Before his death on May 13, 1987, Richard Ellmann completed work on what was soon to become his second critically acclaimed biography, of Oscar Wilde, prepared a revised edition of his first, on James Joyce, and somehow found time to begin planning the collection of essays under review here, a long the riverrun. The title, although apparently provided by the publisher, is nevertheless apt, conflating the last words of James Joyce’s last novel, Finnegans Wake (1939) and its first, those which conclude with those which begin, in much the same way the essays collected here, at the very end of Ellmann’s life, range over very nearly the entire length of his exemplary career. Of the twenty essays, all but one have been previously published and, again, all but one concern the great modernist writers—and their contemporaries and immediate predecessors—to whom Ellmann devoted himself over the past half-century. Although the very earliest pieces, from the 1950’s, now appear rather dated—less, however, in content than in approach—all manage to be formidably erudite without ever becoming dully pedantic; all are marked by a graciousness of style, a generosity of spirit, and a knack for making the perfect, often provocative summary statement: “’What distinguished decadence from corruption or philistinism was that it could be discussed with relish as well as concern.” The essays also exhibit Ellmann’s genius for discerning connections and lines of succession where a lesser mind would undoubtedly have found, at worst, nothing at all and, at best, mere proximity in space or time. In the opening piece, for example, Ellmann displays a characteristically vast range of reference, moving deftly from Alexander Pushkin, Charles Baudelaire, Stephane Mallarme’, Walter Pater, Theophile Gautier, I. K. Huysmans, and Arthur Symons, to D. H. Lawrence, James McNeill Whistler, A. E. Housman, Soren Kierkegaard, T. S. Eliot, Emile Zola, Henry James, and Mario Paz. This is not mere name-dropping, not even of the specialized, pseudo-scholarly kind found in the literary histories, which Ellmann, himself a contributor, criticizes for their reductiveness. Rather, each name forms an indispensable link in Ellmann’s chain of connections; each serves in its own small way to make up the necessary background against which he makes good his case for seeing Wilde, Yeats, and Joyce as “counter-decadents” striving against the decadence of their age in order to effect, similarly and successively, a new Hellenism in the arts and in society.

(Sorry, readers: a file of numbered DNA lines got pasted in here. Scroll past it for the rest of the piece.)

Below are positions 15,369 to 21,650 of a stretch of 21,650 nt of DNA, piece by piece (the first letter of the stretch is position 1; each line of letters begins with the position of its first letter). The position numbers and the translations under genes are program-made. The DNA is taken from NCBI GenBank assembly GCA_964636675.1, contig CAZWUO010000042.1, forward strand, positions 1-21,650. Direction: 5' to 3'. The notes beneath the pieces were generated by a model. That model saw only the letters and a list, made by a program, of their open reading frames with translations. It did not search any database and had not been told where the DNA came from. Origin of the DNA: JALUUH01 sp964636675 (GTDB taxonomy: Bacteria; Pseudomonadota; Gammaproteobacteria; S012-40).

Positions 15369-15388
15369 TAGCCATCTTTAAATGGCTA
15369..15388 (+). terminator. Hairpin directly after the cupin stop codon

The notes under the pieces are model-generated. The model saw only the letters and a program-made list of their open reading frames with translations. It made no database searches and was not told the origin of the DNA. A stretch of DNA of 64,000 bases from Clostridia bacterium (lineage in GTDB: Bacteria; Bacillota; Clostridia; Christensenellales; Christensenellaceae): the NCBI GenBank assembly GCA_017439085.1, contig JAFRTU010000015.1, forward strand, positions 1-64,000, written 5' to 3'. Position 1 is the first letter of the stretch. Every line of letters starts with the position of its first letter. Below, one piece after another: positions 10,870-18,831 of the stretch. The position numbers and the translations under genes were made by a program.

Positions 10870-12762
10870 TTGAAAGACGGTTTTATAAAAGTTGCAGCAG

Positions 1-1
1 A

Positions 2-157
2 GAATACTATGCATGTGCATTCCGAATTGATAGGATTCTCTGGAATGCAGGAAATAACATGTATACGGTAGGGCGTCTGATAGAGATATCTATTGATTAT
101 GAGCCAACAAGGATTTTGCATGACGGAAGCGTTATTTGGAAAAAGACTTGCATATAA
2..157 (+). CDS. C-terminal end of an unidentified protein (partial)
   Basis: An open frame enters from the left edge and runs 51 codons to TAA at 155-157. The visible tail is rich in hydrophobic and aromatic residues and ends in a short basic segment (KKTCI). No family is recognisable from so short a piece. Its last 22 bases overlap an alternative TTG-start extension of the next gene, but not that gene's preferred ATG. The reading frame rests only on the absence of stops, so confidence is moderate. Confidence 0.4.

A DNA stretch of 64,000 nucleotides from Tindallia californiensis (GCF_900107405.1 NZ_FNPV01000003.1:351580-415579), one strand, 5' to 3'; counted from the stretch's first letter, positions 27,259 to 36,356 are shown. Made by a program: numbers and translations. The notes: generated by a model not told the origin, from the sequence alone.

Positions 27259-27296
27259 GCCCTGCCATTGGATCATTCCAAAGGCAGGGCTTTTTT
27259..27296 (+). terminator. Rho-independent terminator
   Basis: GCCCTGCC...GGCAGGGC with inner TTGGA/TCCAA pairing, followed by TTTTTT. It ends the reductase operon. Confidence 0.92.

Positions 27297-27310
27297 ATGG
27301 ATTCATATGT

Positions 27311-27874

Critical of those who turn “innovations into inevitabilities,” Ellmann invariably takes a wider view, seeing a constellation of forces at work where others posit a simple equation. As he points out in the bluntly and brilliantly titled essay, “Yeats Without Analogue,” the mind of the artist “is a rage, not a warehouse.” Efforts to understand a writer in terms of a movement or, worse, specific identifiable sources and influences are therefore doomed from the start. The literary relations between writers, for example, prove far less one-sided and one-directional than generally believed and more a matter of mutual (although often reluctant) influence arising out of some initial opposition. Thus, in revising the manuscript of The Waste Land (1922), Ezra Pound brought about a change not only in Eliot’s poem but in his own later work as well. Thanks to Pound’s harsh critiques of Yeats’s poetry, Yeats did reluctantly become more attentive to technique—and Pound more aware of the incoherence of his own work as a weakness (as Yeats felt) rather than a strength. And although W. H. Auden came to lament the influence Yeats had on his early work—a point critics have been quick to parrot—Ellmann believes that readers ought not to remain blind, as it seems Auden generally was, to the ways in which he also benefited from that influence.
More interesting, in part because more exhaustive, is Ellmann’s tracing of the way in which Henry James’s reading of Pater’s Studies in the History of the Renaissance (1873) influenced the writing of his first novel, Roderick Hudson (1876), and gave impetus to what was to become a major theme in his work. Writing about the aesthetes whom Pater championed enabled James “to represent people like himself under the guise of disclosing their shortcomings.” He covertly criticized himself by overtly criticizing his fictional aesthetes and, until the writing of his last completed novel, The Golden Bowl (1904), remained safely and successfully in the closet. What happened to James, and what happened in similar ways to Joyce, Auden, Yeats, Pound, and others, is this: “A powerful idea communicates some of its strength to him who challenges it.” It is Marcel Proust’s view, quoted by Ellmann in one essay and implied in all, most interestingly, perhaps, in “The Two Faces of Edward.” The writers of the Edwardian period embraced secularism with what can only be described as a nearly religious intensity. They replaced the God they rejected with a Life made in His image: orderly, meaningful, virtually divine. It was, however, a Life—or Life Force—entirely lacking in the disruptive energy that was to characterize the modernist writers who were to follow, and who were themselves in turn strengthened by the very ideas they challenged.
Although “The Two Faces of Edward” rather nicely sums up...
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